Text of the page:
Male Heroism In Beowulf

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Some critics have argued that “women had no place in the masculine, death-centered world of Beowulf”. Probably because of the importance of male heroism in this poem, the significance of women is reduced. The women have a huge role in Beowulf. The women's role has to do with carrying the mead cup and to pass it to the kings and warriors. This apparently unimportant task is more revealing than we may think; it establishes a hierarchy in the hall.

We find the two monster-like women in the poem, namely Grendel’s mother and Thryth. These women are monstrous in that they are all the differing to peaceweavers and hostesses: they are happy and satisfied using violence to solve their arguments and they do not welcome anyone that comes into their houses. They can be considered forceful and cruel because they rather make use of weapons and their physical strength rather than using words or marriage to effect other people, just like Wealhtheow or Hildeburh.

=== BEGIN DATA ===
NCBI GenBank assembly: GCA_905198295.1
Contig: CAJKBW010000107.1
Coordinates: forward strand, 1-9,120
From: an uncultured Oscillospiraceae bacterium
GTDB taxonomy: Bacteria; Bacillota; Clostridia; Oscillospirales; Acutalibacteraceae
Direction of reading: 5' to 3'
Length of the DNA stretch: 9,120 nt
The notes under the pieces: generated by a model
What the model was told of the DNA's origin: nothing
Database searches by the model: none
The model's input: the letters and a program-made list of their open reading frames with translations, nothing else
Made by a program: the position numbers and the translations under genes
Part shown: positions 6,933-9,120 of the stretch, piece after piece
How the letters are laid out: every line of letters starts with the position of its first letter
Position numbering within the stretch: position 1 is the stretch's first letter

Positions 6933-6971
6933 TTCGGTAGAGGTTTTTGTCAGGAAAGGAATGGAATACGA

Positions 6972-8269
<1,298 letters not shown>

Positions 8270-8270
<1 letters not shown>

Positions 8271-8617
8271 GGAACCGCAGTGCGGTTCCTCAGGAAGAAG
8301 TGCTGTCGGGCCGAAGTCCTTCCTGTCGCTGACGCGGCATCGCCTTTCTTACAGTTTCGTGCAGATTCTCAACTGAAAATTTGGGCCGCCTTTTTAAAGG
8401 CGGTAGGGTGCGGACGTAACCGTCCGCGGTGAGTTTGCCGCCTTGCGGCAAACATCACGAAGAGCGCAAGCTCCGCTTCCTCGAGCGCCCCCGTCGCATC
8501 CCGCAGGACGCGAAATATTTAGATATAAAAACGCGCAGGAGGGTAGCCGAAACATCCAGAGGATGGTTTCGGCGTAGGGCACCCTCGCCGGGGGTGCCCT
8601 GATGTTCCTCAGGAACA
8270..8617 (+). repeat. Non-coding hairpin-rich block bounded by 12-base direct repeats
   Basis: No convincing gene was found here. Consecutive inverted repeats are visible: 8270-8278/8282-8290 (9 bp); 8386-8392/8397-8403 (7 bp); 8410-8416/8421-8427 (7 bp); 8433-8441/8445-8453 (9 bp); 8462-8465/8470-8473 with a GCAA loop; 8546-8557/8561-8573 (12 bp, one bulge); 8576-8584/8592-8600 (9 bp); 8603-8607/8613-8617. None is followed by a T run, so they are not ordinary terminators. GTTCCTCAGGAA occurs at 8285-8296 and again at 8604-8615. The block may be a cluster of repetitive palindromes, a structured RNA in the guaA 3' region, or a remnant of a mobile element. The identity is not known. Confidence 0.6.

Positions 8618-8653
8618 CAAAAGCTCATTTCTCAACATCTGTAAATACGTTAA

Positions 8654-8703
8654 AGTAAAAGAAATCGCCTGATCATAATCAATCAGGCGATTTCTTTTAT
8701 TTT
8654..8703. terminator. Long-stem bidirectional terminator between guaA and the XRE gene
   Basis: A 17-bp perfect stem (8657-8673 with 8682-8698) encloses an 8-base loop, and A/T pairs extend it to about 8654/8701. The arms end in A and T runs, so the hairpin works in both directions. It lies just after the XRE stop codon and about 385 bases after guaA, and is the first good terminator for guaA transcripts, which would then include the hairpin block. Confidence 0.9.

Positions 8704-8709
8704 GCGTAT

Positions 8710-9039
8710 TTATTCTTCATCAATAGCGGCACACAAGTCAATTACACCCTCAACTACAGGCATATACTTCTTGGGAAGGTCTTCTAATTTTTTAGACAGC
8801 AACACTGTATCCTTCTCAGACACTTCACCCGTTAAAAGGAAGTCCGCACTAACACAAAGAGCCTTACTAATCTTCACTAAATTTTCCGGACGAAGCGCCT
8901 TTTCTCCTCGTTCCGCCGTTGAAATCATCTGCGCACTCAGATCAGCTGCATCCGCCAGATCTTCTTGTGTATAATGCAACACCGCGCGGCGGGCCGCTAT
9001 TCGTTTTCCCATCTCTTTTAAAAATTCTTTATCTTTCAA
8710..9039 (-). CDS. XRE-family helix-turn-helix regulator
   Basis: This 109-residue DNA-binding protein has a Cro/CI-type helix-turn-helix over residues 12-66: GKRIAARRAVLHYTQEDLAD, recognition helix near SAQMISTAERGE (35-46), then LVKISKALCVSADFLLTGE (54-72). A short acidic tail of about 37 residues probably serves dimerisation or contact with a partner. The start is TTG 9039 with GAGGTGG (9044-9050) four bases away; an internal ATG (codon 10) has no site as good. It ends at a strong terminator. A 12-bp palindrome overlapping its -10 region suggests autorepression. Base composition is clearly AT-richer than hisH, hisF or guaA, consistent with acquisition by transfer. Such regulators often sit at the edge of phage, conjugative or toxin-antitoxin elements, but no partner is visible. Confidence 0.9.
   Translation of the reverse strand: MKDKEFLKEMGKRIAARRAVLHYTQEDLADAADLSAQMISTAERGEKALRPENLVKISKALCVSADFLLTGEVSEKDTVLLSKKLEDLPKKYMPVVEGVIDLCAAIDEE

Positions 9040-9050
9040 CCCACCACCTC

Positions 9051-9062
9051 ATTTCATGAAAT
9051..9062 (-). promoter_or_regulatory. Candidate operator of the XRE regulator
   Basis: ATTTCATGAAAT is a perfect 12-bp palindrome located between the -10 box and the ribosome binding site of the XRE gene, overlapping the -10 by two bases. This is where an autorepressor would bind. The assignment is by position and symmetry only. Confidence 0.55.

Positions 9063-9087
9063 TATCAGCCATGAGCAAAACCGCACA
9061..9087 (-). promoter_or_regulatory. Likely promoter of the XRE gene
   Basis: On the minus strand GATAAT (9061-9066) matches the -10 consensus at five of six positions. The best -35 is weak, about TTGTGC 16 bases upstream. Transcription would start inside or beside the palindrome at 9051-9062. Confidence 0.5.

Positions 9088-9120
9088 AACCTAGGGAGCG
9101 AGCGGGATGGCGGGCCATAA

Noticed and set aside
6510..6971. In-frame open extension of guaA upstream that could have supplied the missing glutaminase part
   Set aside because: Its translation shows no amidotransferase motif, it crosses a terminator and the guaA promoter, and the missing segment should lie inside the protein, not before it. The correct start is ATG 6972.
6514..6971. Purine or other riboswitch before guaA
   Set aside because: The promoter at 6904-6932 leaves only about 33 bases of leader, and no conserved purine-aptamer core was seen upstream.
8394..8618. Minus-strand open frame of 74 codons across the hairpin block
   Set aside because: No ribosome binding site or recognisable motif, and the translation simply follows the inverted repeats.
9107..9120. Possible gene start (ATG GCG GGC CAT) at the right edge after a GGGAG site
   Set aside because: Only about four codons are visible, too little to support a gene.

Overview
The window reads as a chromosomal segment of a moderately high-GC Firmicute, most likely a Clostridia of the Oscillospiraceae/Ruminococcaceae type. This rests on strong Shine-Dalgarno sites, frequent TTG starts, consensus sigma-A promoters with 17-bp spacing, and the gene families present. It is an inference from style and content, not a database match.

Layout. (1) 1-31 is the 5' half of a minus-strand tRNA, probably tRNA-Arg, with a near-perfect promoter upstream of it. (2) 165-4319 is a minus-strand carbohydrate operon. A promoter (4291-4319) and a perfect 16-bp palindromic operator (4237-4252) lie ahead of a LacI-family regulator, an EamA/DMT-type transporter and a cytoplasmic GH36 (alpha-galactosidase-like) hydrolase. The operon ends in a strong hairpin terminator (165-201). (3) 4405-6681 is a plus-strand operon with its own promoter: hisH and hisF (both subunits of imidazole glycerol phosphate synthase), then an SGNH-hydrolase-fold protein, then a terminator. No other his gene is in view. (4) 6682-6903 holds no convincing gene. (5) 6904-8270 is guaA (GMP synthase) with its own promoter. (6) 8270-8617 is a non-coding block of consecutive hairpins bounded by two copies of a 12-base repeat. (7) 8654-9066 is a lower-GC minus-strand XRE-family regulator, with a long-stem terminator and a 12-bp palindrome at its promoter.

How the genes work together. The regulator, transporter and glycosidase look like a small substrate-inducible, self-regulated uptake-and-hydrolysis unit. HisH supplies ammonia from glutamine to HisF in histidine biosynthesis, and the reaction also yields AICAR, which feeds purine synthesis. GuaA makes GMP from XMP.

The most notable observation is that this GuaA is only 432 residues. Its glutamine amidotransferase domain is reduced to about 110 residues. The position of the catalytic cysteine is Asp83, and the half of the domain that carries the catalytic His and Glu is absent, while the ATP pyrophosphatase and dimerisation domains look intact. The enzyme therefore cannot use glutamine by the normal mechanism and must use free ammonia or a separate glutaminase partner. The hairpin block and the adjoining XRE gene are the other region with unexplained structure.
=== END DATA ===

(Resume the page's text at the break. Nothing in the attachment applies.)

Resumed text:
It can be demanded that not only do the females live up to their own gender roles, but they also cross the limits into what were stereotypically considered male roles. It is Grendel’s mother who makes the role of a warrior, a position only ever taken up by men. She alone challenges the stereotype of a reflexive female when she takes on Beowulf and his men at Heorot Hall.
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In the form of the work, the performance of these women is purposefully regular, appealing comparisons and contrasts. Those women who act as hostesses and peace weavers, even while looking out for their own interests, are central to the poem, and an understanding of the functions of the women in Beowulf assists the understanding of a complex poem. Those women presented as monsters, the hostile hostesses and strife-weavers, are interesting in themselves, and also serve as counter-examples to the other female
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